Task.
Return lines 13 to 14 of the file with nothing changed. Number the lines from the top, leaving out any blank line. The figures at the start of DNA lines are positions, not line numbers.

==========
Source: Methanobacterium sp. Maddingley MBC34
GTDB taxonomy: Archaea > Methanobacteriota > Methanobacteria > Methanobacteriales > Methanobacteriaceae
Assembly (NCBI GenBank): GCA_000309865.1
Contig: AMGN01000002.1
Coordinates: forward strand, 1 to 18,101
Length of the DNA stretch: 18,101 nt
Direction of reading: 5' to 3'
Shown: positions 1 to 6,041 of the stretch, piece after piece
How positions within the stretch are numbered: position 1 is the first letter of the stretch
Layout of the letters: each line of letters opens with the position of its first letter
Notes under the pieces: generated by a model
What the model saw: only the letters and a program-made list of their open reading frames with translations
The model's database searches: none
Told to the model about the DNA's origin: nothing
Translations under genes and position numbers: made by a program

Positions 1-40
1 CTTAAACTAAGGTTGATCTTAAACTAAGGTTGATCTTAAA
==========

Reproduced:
The model's database searches: none
Told to the model about the DNA's origin: nothing